VDB Asks... Sara Magenheimer

Lindsay Bosch

Sara Magenheimer is an artist based in New York. Recent exhibitions include Interstate Projects, 247365 Gallery, Cleopatra’s, Brooklyn, and Chapter (New York), Document Gallery (Chicago), and Futura (Prague, Czech Republic). Recent screenings include the Ann Arbor Film Festival (Michigan); Images Festival (Toronto), the New York Film Festival, The Kitchen, Brooklyn Academy of Music (New York), Portland Museum of Modern Art (Oregon), and the Living Art Museum (Reykjavik, Iceland).  Her collaborative project  Bloopers received commissions from Triple Canopy and EMPAC, at Rensselaer Polytechnic Institute. She was the recipient of a 2014 Rema Hort Mann Foundation Grant, an Artadia Grant, and winner of the Prix De Varti at the 2015 Ann Arbor Film Festival.

This year VDB is thrilled to welcome Sara Magenheimer into the collection, and to place into distribution six of the artists works: One Vast Focus (2011), Nothing Comes from Talking (But Sound) (2012), Seven Signs that Mean Silence (2013), Which Arbitrary Thing Are You (2014), The Rhythm of Plain White (2014), Slow Zoom Long Pause (2015). To celebrate our collaboration with the artist, VDB sat down to ask her a few questions about her practice.

1. Can you tell us something about your background?

My brothers are adopted from Korea and I have adopted cousins from Vietnam, Bulgaria, and Guatemala. My grandmother, Bridget, was Italian and taught Italian, Spanish and French. My other grandmother, Edna, was Polish and made polish food. With good intentions, my family did a lot of cultural mis-appropriation.

2. What inspired you to become an artist? To use video?

Going to experimental dance performances with my mom, a dancer and musician, was a big influence. Video was a natural outgrowth of growing up thinking about the ways sounds, movement, and images could combine.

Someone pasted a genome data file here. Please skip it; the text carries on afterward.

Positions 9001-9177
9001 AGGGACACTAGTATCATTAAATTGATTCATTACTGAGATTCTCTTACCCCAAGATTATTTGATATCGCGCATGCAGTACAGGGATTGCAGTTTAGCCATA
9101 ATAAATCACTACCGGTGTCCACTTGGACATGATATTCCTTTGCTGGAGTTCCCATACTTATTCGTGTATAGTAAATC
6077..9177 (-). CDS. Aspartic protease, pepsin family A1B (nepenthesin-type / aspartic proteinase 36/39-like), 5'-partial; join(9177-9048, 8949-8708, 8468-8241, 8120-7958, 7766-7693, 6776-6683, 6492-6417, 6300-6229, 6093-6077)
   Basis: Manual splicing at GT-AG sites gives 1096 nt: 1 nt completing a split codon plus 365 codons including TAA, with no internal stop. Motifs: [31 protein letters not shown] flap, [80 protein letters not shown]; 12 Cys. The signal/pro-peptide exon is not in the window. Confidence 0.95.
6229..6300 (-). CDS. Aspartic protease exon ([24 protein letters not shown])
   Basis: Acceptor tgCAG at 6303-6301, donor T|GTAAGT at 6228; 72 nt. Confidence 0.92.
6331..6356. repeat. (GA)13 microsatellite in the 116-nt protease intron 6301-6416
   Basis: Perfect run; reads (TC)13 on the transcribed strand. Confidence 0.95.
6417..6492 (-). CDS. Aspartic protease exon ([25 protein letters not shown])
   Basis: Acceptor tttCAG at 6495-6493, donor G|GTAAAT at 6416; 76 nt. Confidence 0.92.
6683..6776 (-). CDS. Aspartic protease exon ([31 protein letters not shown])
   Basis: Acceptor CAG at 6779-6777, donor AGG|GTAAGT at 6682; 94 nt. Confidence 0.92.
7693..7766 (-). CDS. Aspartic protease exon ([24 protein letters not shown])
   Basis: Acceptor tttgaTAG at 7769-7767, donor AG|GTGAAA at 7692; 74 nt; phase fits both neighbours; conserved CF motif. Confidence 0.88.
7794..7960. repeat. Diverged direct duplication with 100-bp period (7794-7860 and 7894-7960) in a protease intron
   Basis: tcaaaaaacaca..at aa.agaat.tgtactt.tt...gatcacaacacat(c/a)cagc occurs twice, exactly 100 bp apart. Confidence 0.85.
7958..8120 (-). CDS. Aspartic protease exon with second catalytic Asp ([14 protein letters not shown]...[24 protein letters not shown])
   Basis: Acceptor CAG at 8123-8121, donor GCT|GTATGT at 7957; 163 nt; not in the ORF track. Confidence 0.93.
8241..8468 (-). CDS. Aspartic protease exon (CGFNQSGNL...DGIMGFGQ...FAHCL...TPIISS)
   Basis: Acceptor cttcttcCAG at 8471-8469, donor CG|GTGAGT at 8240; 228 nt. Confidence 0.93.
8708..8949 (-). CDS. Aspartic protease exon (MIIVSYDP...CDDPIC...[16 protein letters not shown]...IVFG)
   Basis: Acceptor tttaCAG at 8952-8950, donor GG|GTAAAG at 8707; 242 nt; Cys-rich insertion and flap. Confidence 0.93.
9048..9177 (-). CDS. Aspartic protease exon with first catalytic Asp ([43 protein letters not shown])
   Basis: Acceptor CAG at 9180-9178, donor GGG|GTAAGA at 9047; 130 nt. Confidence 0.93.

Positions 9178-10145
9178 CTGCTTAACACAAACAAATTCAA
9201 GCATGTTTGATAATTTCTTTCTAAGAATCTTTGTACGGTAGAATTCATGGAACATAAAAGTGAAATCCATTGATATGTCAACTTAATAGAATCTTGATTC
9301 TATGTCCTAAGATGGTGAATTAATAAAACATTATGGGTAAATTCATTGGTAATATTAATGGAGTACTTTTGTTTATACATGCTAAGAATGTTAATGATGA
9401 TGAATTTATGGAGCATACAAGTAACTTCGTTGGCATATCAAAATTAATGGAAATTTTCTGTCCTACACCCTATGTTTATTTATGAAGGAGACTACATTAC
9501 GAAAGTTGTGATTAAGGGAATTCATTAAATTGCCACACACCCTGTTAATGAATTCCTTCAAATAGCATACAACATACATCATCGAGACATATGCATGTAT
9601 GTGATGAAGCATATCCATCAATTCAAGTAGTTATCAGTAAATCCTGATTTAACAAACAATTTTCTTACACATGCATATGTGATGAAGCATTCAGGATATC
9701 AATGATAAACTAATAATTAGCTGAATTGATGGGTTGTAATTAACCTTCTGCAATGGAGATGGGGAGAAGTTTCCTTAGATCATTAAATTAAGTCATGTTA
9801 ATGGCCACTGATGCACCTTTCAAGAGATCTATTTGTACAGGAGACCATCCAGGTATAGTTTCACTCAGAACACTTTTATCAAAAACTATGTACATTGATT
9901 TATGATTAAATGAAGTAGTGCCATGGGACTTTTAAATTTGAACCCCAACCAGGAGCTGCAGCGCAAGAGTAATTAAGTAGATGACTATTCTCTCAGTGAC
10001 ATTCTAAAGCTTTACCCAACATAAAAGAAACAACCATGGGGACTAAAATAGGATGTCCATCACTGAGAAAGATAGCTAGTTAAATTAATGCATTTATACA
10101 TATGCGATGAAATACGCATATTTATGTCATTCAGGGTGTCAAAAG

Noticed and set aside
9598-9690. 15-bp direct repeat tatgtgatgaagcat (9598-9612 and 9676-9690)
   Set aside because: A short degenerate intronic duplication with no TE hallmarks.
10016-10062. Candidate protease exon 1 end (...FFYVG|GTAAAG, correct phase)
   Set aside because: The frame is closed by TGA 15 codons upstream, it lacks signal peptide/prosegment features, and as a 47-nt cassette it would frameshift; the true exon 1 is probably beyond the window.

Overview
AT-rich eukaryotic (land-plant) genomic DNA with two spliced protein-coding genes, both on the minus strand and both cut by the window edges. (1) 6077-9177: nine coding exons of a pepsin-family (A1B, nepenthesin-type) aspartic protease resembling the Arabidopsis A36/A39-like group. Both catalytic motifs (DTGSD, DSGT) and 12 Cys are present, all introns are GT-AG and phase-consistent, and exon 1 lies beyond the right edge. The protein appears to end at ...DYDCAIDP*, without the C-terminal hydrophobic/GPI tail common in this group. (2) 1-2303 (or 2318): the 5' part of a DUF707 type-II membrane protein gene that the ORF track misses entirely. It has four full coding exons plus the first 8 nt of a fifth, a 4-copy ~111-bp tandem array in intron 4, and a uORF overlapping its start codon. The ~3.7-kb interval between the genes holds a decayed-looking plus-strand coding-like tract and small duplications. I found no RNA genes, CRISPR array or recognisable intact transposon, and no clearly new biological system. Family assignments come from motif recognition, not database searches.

3. How do you balance life and art? Are you able to make a living through creating art?

I really don’t know. I think the nature of things is to be off balance, so I guess I would say I balance by allowing for imbalance. I remind myself that part of being an artist is having a set of values that may differ from those prevailing in our culture and that my sense of balance or fulfillment comes from a different place.

4. What influences or motivates you in the world?

Right now I’m interested in how the female voice is being used in service technology (Siri, Alexa, etc.)

5. What has been the best screening experience of your work?

I’ve been lucky so far, but I live in perpetual fear that there will be a technical malfunction and the image will glitch or the sound will cut out. Do painters have a comparable fear I wonder? Maybe things can get damaged in shipping and that’s it; no more painting. There was just that one. It’s nice that video work can always be reproduced, like a virus. 

6. What are you working on right now?

Last spring I started a video project called False Alphabets and I’m going to be working on that for a while. It’s about a character called DJ Angel Food who is a radio DJ and musician, played by Eleanor Friedberger. Besides that, I’m writing a script for a video about light narrated by a Tapir. I’m also working on a series of wire and ceramic sculptures and collage/paintings. I will be having a show at COR&P in late March.

7. How do you start a piece?

I begin by writing. I write every morning and evening. I write scripts for my videos, but also notes and sketches of ideas throughout the day. I also take a lot of pictures.

8. What are you currently reading? Watching? 

I’m researching about alternative approaches to documentary, which has lead me to the essay Susan Howe wrote about Chris Marker Sorting Facts, or Nineteen Ways of Looking at Marker. It's so good that I can only read about a page at a time and then I have to lie on the ground like a snake digesting a rat. 

9. Room for final thoughts:

I try to pay close attention to coincidences.

Read more of the VDB Asks... series